Andrew Morgans 28:59
100% That’s a flaw, right? And so it’s thinking of what got me here is not what I need to get me there. I think of that all the time because I’m a doer, and I love the work. I’ve pulled all-nighters like I’m in year seven, you know, I pulled all-nighters last year, a lot of them maybe a dozen, right when it came down to it, I was in the zone or I had the project had to be done. I still love the work. I work alongside my people because I enjoy it. Like that’s how that’s my leadership style. And what I will also say is like, I’ve paid for coaching, I’ve paid I’m paying consultants now to help me process out my business. You know, I’ve paid speaking coaches, sales, copywriting coaches, I would have never done that. Never if I didn’t believe myself to be an expert in something now I see value in what I do. And I am an expert and I’m worth paying because I’m going to save you a lot of trouble. And now because I can see that in myself. I can see that and others. Does that make sense? Like right yes, like, Okay, this guy could be an expert that can teach me a lot of things and can save me time, and why Why do I think that because I value what I do myself?
Andy Hooper 30:03
Quick question for you 10 years ago, would you have paid someone 1000 pounds to do a course? If you believe that would have got you, as opposed to now?
Andrew Morgans 30:16
No. I wouldn’t have one. I didn’t have the $1,000 Yep. Okay. And something I did one, one option we didn’t mention there was you’re either doing it yourself or you’re paying someone, I was more like a little African in that way. And that I traded. I was always trading I was I was yeah, I’ll do for you do photos for me. Because I need content. I didn’t have a photographer in a house like you do photos or video for me. I’ll give you office space. I’ll let you you know, have the company van. I’ll like you know, you need it for this event or like things like that. Yeah. We took them. I didn’t have the money. Right. So it was just like, What can I do for you, as I’m getting some skills that we can trade and barter. You know, that was a big a big one. A huge one. For me, that got me here as a bootstrapper. I’m a bootstrapper. Yeah, exactly, exactly.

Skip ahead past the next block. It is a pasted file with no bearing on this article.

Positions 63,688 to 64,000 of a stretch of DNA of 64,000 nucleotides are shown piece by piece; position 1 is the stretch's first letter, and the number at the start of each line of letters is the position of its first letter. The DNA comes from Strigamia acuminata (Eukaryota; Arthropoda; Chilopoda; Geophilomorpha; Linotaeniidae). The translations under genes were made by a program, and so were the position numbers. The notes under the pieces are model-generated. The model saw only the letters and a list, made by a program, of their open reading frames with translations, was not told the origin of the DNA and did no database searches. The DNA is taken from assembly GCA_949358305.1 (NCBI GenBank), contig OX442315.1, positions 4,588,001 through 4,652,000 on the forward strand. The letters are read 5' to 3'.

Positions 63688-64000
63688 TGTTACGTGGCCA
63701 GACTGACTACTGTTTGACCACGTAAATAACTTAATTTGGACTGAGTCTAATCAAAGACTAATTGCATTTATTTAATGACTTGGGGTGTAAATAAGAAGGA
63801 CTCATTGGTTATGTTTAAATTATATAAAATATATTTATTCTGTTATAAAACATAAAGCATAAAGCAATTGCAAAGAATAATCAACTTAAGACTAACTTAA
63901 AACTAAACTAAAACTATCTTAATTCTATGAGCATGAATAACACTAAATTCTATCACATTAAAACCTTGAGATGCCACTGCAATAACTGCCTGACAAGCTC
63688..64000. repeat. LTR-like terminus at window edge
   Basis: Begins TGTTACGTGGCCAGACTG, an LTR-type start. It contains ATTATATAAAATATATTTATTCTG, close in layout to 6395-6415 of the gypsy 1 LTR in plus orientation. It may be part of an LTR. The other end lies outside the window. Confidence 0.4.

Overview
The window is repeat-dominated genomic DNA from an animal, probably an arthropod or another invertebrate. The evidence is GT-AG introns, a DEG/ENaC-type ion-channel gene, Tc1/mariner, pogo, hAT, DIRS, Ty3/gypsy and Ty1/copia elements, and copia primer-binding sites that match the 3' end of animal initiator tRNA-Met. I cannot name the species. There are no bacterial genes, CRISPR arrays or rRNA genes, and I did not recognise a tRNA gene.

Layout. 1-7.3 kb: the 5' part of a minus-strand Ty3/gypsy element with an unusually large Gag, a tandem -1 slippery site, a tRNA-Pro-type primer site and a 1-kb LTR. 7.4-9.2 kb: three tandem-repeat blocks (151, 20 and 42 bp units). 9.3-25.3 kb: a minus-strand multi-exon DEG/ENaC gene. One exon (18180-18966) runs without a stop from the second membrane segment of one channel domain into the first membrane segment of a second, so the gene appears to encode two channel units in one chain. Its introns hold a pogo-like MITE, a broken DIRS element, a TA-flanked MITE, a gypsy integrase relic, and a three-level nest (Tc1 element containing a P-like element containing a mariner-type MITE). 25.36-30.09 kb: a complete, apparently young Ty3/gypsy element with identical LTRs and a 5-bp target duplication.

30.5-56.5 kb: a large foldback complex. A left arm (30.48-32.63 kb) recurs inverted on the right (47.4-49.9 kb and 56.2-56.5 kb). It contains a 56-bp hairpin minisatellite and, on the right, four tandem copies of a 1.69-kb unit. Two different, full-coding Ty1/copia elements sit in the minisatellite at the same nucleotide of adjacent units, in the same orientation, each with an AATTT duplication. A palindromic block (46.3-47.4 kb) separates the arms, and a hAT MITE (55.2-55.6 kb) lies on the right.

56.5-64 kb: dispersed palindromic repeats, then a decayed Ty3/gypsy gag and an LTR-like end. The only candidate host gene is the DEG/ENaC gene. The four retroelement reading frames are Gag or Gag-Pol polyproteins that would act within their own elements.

Andy Hooper 31:03
You have that ability to, to build a business with your own cash, with profits from the business, always being profitable, is absolutely critical to the growth and that scaling bit, you’re coming back, we were talking about, you know, the you as you scale and grow, people took back growth pains, right? And you’re like, now, I won’t ever have those now. And you’re like, I know, they’re coming at some point. But when are they coming? And all of a sudden, these all of a sudden, you’re like, pandemic hits? That’s the one you know,
Andrew Morgans 31:38
the pandemic hits, spread, maybe eCommerce, that five years, you know, six years, I think, not that we weren’t growing as we grow, but it sped everything up. Right. Like, you know, think of think of Italian brands, I think of like I work with some Italian brands, I think of them, they were shut down forever. What are they doing with their product, how they keeping people employed, where, you know, cool, they shouldn’t be expanding at that time, they should have been selling to some of the markets that were open, you know, and that was a lifeline. And so more and more and more and more companies coming online because of something that happened worldwide, we’re talking about eCommerce expanding, right, yeah, and expansion. And that’s what I’m talking about worldwide here. I would have never thought I would be in Kansas City, Missouri, in the middle of the US. Okay, for people that haven’t been here, you know, we have a lot of pride here. We’re like Midwestern Silicon Valley. A lot of great people have come out of here. But most people think of it as like a cow town, it was an old cow town, it was famous for, like, you know, moving cattle across the US. And that’s just kind of our reputation. And yet, there’s people on the other side of the world that need what we do so bad that they’re contacting some small startup in Kansas City, Missouri, to help them, you know, expand internationally. And to me, that just gets me off, right. It’s just like, I’m literally getting contacted from, from Europe, I had a call with a guy from Nigeria, this week, that was just like, you know, wow, I’m talking to a guy in Nigeria, right now, that found me, that’s crazy to me, you know, but I don’t want to get derailed because I really want to provide some value, we were talking about the steps, and I took us off a little tangent,